Blood pressureGestational hypertension is sometimes referred to as pregnancy induced hypertension. Gestational hypertension is a condition of high blood pressure during pregnancy. High blood pressure in pregnancy can lead to a couple different things. A serious condition called preeclampsia can arise, or it may even cause less blood flow to the placenta. Less blood flow results in the fetus receiving less oxygen and nutrients it needs to continue the proper growth of the fetus. There are several different types of hypertension during pregnancy; they are chronic hypertension, gestational hypertension, and preeclampsia. Chronic hypertension is when women have high blood pressure before pregnancy, early in pregnancy, or carry it on after delivery. Gestational hypertension is when high blood pressure develops after 20 weeks gestation and goes away after delivery. The last is preeclampsia which both chronic and gestational hypertension can lead to this serious condition after 20 weeks gestation. The symptoms of preeclampsia include high blood pressure, protein in the urine, headaches, and vision problems; this can lead to serious complications for both mom and baby if not treated quickly. Visit our preeclampsia page on our website for more information.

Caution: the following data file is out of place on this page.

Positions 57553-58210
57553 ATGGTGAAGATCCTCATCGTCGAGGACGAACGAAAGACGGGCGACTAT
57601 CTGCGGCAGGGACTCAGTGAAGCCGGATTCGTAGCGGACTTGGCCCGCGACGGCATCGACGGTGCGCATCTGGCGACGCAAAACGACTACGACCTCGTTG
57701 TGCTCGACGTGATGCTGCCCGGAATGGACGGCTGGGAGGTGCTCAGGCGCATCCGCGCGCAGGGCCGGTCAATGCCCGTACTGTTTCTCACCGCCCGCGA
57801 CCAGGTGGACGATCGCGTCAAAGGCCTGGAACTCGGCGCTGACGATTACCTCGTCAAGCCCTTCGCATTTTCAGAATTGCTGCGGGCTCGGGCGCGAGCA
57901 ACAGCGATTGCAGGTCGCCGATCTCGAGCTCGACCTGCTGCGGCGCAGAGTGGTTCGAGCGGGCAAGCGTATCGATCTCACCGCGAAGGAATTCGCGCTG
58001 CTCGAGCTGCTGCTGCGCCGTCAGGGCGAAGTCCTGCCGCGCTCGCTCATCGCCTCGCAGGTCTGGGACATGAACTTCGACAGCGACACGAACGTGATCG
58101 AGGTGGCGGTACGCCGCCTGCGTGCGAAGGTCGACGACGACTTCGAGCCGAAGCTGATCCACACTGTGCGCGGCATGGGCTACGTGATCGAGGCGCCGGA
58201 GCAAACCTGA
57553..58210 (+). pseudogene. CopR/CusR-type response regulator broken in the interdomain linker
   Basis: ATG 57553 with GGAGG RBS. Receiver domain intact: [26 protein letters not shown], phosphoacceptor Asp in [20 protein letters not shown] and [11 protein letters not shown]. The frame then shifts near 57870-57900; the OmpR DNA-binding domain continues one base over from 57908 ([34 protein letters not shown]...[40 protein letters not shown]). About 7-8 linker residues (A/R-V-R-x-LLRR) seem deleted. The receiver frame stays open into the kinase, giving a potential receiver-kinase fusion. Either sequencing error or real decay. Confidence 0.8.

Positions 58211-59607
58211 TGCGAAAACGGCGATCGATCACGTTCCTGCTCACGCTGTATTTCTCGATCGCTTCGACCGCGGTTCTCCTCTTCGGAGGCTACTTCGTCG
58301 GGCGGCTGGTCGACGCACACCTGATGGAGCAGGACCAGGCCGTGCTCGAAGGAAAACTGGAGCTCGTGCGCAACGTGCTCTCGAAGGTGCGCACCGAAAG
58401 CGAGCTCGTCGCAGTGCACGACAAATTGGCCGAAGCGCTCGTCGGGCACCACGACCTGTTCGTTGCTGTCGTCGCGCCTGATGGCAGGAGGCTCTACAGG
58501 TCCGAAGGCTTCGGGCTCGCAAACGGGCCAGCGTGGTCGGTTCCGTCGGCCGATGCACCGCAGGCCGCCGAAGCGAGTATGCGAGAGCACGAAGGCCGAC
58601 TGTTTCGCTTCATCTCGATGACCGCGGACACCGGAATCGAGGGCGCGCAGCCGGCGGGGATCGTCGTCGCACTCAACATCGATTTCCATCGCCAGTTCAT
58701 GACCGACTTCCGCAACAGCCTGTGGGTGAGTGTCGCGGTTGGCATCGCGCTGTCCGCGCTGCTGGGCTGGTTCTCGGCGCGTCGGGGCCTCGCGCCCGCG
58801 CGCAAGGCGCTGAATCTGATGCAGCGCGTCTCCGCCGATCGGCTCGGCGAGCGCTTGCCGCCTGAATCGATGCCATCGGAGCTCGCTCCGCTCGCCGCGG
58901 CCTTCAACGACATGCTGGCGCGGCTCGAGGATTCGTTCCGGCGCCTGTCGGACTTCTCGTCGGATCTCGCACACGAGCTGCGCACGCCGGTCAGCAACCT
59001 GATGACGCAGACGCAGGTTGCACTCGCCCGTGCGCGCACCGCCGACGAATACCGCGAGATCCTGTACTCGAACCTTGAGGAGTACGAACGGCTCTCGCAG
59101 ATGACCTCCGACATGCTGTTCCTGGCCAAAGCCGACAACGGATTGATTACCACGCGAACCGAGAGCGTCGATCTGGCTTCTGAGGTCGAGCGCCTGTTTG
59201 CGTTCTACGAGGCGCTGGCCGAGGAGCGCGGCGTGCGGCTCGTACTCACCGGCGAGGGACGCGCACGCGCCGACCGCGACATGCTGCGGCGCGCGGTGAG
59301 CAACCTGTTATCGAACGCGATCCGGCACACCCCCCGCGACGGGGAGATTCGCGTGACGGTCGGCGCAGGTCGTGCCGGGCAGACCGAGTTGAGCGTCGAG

Who is at risk for hypertension?

  • A woman with a family history of hypertension
  • First time moms
  • Women carrying multiple babies
  • Women younger than age 20 and older than age 40
  • Women who have hypertension or kidney disease prior to pregnancy
  • Women who are obese

How would you know if you have hypertension?

At each prenatal visit, you will have your blood pressure and urine checked, and any other blood tests that would need to be performed to screen for hypertension.

How is hypertension treated?

The treatment that you receive depends on how far along you are in your pregnancy and the severity of your hypertension. If you have severe hypertension, your physician might put you on blood pressure medication until you deliver to try and bring your blood pressure down. If you are close to your due date, and your baby is developed enough, your physician might want to have you deliver sooner. If you are further from your due date and your baby is not fully developed they recommend that you:

  • Increase your prenatal visits
  • Rest, lying on your left side to take the weight of the baby off the major blood vessels
  • Drink 8 glasses of water a day
  • Decrease your salt intake

How can you prevent hypertension?

  • Drink at least 8 glasses of water a day
  • Get enough rest
  • Increase the amount of protein you take in and decrease the amount of fried and junk food you eat.
  • Exercise regularly
  • Avoid beverages that contain caffeine
  • Elevate your feet several times during the day
  • Your doctor might prescribe medication or supplements for you to take